Vision Forward: June 2021

It takes courage to ask for help and it takes courage to step into each others lives.


As a kid, I used to regularly wander into the kitchen at weddings to help with the dishes. (This was back in the day when weddings had a DIY feel and were usually hosted in a church basement.) I loved all of it. I loved walking into a space that felt familiar.  I would walk up to a sink piled with dirty dishes and plunge my hands into the water. In an instant I was a part of something larger than myself: I was part of a team. I would stay there until the last dish was put away, or my parents eventually found me and dragged me home. I went to those weddings for the dishes.

In retrospect, I may have been more shy and socially awkward than I realized, most people can’t really relate to this anecdote. Whether this is socially acceptable behavior or not, I loved how easy it was to gain entrance to that space. All I had to do was show up and be willing to wash or dry…and what happened in that space felt almost sacred. When we serve alongside each other there’s a certain access of the heart and a generosity of spirit that is given to one another.

More recently, I was a part of a women’s bible study that decided to put our study on hold one week and clean the house of a woman who was afraid of losing her kids. She was isolated from friends and family, alone in a foreign country with her young husband, a small colony of untrained semi-feral kittens and a dog that kept getting into the cat litter. Everything needed to be washed and sanitized before the visitation with CPS, and a few of us quickly signed up to help.

It took such courage for that woman to let us into her house. 

I knew the women from bible study only through our weekly discussions, but the instant we crossed the threshold into another person’s life, picking up our rags and sponges, we saw the character and strength of each other in a new way. One woman mentored this young mother through general organization strategies, another woman picked up things that were cringeworthy without cringing. We all knew someone’s life was at stake, and whether she felt worth fighting for could be communicated in a glance or gesture. She was worth fighting for. 

We all come with baggage. We all have hidden closets we wouldn’t want someone to walk into and start cleaning. It takes courage to ask for help and it takes courage to step into each others lives.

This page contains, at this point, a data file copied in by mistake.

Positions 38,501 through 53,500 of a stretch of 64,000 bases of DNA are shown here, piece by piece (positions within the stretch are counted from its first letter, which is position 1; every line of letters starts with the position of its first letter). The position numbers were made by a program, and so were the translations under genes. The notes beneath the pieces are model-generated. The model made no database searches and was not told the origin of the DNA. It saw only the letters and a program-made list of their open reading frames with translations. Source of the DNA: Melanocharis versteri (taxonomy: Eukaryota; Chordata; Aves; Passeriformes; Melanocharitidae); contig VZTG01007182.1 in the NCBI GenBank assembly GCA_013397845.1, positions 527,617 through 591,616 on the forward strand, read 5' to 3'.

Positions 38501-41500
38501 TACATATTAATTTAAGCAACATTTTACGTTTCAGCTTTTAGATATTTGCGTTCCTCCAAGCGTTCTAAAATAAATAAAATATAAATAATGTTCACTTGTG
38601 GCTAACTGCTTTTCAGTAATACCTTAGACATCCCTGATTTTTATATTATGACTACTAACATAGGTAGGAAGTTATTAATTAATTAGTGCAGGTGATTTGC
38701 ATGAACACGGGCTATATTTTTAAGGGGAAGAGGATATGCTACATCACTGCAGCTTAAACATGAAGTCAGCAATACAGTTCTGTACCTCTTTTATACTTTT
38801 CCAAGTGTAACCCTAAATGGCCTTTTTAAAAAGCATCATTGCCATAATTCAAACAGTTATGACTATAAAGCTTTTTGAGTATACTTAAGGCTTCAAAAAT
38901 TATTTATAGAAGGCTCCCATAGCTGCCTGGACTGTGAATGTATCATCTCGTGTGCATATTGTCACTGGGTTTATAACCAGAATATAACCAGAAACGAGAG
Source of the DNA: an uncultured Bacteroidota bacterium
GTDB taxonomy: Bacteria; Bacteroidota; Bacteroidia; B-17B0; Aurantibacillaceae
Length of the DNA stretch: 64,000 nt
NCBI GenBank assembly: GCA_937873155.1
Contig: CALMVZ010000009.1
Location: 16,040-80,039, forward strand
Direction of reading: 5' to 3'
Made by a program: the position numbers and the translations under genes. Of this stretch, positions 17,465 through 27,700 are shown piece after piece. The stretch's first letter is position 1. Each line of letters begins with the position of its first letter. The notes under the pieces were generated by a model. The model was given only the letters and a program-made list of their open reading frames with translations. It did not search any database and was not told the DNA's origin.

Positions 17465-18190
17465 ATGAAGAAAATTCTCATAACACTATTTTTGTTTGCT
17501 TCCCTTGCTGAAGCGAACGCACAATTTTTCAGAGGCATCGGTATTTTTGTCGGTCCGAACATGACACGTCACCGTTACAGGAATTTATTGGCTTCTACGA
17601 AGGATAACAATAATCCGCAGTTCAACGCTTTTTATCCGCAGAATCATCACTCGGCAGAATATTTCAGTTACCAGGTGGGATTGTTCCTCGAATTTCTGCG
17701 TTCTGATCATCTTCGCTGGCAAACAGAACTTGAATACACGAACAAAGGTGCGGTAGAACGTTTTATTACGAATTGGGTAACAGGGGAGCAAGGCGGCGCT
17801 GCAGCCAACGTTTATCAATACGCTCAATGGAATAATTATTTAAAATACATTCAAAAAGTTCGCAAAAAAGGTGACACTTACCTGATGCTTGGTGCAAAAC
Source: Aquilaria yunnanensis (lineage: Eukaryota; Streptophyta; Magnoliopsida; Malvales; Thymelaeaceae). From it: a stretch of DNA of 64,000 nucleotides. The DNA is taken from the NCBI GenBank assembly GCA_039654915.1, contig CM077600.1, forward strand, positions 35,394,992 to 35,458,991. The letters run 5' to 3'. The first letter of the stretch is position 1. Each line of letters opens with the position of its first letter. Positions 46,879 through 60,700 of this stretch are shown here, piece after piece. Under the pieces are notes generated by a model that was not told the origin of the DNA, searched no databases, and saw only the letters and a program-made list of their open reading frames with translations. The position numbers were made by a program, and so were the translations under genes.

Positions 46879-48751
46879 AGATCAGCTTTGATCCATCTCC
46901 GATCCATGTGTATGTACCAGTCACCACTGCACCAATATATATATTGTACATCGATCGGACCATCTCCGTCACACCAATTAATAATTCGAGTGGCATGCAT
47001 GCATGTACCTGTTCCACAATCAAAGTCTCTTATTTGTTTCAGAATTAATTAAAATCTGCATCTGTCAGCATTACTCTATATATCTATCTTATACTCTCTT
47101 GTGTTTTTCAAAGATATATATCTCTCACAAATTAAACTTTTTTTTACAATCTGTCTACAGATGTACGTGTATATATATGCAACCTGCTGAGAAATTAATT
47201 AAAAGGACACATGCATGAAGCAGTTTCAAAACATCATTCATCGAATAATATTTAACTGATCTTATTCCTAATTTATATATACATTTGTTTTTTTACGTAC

One of my favorite verses is Isaiah 61:1-4, which Jesus read in the synagogue at the beginning of his ministry:

“The Spirit of the Lord God is upon me, because he has anointed me to bring good news to the poor, he has sent me to bind up the brokenhearted, to proclaim liberty to the captives, and the opening of prisons to those who are bound, to proclaim the year of the Lord’s favor, and the day of vengeance of our God; to comfort all who mourn in Zion, to give them a beautiful headdress instead of ashes, the oil of gladness instead of mourning, the garment of praise instead of a faint spirit, that they may be called oaks of righteousness, the planting of the Lord that he may be glorified. 

They shall build up the ancient ruins; they shall raise up the former devastations; they shall repair the ruined cities, and the devastations of many generations.”

Isaiah 61: 1-4  Luke 4:18,19

‘that they may be called oaks of righteousness…”

I have been poor. I have been brokenhearted. I have been captive. I have been imprisoned by anger and bitterness and God has brought me the good news of His hope, His joy and His salvation.

I see The Desens House operating in the space between verse 1-4 of Isaiah 61, coming alongside and empowering generations of women to build back the “ancient ruins of their lives and families.” Our desire is to support and encourage these women, who are worth fighting for, and hold them up as they slowly rebuild their lives and learn new patterns of behavior. 

-Dean Wright, Executive Director


The Desens House will be a holistic, faith-based, community driven model of recovery, dedicated to setting generations free from the bondage of addiction. We believe that recovery involves the whole person: the mind, body and soul. We believe this is only possible with the support and dedication of a committed community, which incorporates friends, family and faith.